Football: The sport where 2+2+2 doesn't always equal six
The common belief is adding a 20 goal scorer to a team that doesn't have a goal scorer will add goals. Rarely is that actually the case, because changing a piece can often change the entire puzzle
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A few months ago Casey Evans joined my cohosts and I on The Busby Babe podcast to talk about Manchester United’s horrific 2021-22 season. We went all the way back to the beginning of the season where Casey perfectly encapsulated the feelings at the time for why United bringing in Cristiano Ronaldo was so exciting.
He said something along the lines of this1:
(Edinson) Cavani scored 10 goals last year in limited minutes. (Marcus) Rashford had 11 goals but was injured for half the year. (Mason) Greenwood scored seven goals in a down season for him. If those guys just get back to their normal production and show logical improvement, and then you add in Ronaldo’s goals to all that, then United are going to be a really high scoring team.
As I pointed out to him on the show, that line of thinking is exactly the problem when it comes to setting expectations, because that line of thinking is completely wrong.
Because football is not a linear sport.
Adding a 20-25 goal scorer to a team that scored 60 non-penalty goals isn’t going to give you a team that is now scoring 80-85 non-penalty goals. It doesn’t work that way. Often changing one piece - especially when it comes to Cristiano Ronaldo - changes the entire puzzle.
To fully understand this, you have to understand where goals come from. That means the entire process from buildup, to creation, to actual shots. From there, you assess where you’re lacking in the process and if you can upgrade that area, you can upgrade on the end product.
A great comparison for this is to look at the sport of basketball, particularly the Golden State Warriors.
The Warriors - lead by Steph Curry, Draymond Green, and Klay Thompson - won 67 games during the 2014-15 NBA season en route to winning the title. A year later they won a record 73 games in the regular season before famously blowing a 3-1 lead in the NBA finals, coming up just four points shy of a repeat.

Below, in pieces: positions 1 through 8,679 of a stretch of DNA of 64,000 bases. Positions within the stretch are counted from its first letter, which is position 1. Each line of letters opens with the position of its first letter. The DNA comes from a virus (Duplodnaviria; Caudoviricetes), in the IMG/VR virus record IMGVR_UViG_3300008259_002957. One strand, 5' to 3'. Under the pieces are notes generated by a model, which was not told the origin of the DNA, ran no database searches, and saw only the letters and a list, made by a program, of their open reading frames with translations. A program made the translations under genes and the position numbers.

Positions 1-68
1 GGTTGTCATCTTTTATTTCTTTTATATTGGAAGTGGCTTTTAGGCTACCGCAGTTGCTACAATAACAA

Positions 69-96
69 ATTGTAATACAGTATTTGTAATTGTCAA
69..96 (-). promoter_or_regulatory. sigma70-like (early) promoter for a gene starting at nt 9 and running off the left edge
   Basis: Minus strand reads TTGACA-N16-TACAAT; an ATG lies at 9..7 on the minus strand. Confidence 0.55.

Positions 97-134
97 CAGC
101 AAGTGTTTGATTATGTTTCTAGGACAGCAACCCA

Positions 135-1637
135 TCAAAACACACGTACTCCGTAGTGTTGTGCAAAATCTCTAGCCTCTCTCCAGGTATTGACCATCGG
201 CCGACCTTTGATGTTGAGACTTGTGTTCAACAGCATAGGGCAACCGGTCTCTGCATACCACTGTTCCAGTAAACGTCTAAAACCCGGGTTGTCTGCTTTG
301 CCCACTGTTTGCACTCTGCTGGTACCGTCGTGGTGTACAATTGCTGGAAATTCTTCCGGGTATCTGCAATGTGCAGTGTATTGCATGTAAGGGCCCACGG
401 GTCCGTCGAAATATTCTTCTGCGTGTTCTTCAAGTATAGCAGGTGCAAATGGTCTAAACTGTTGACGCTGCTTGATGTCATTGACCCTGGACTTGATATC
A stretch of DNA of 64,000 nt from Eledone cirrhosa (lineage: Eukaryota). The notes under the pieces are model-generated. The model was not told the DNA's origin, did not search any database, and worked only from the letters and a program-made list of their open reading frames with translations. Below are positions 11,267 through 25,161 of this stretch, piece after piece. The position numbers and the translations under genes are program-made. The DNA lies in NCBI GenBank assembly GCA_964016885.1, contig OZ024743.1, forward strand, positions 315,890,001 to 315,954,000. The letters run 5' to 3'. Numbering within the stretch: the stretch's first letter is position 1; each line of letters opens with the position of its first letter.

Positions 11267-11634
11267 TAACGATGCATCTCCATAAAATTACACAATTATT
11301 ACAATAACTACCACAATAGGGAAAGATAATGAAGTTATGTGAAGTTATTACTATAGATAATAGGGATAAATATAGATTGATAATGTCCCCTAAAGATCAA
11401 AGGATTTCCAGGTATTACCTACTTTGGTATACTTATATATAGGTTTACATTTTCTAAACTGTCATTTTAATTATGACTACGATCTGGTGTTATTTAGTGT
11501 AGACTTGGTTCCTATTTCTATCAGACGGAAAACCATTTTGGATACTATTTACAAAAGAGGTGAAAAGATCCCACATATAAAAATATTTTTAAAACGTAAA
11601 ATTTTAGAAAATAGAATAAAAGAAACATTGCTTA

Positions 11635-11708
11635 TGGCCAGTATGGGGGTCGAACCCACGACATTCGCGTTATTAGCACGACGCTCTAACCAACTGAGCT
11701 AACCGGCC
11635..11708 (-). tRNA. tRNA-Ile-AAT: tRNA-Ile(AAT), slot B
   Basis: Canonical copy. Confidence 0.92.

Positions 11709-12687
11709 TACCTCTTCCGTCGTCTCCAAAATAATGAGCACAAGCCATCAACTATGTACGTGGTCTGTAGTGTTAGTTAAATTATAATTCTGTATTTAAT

The Warriors responded to that loss by going out and signing Kevin Durant, easily a top-102 player in the NBA. Jaws dropped when that deal was announced. A team that was historically good was adding another unbelievable player. In 2015-16 the Warriors averaged 114.9 points per game. Add Durant to that firepower and they could easily be scoring over 130 points a game.
Of course that’s not what actually happened. When Durant decided to go to the Warriors the big question was how will all of this work? In the NBA, thanks to the 24 second shot clock we have a pretty good idea of just how many possessions and shots each team can get over a 48 minute game.
Adding Durant isn’t going to add shots - and it didn’t. In Durant’s first year the Warriors took nearly the same amount of shots as the year before - 87.07 (from 87.303). With Durant now among their weapons their scoring went up a whopping one point per game to 115.9.
What did change though was the distribution of shots. In 2014-15 the Warriors top four players - Curry, Draymond, Klay, and Harrison Barnes - took 59.05 percent of the shots every game. In 2015-16 that number went up to 65.41 percent. When Durant replaced Barnes the number shot up to 71.66 percent. The top four still got theres, but the role players on the bench were taking significantly fewer shots.
Ronaldo is a player who is going to take a lot of shots in a game. He doesn’t however add shots. In 2021-22 United took 13.32 shots per 90, just a small drop from the 13.61 they took in 2020-21.
The difference is in the distribution. Last season Ronaldo was taking roughly a third of United’s shots per game. In the previous two years under Ole Gunnar Solskjaer, no one even took a quarter of United’s shots per game.
That has a residual effect on everyone. United as a whole are taking the same amount of shots but if more of them are coming from one person then by definition there’s less for everyone else.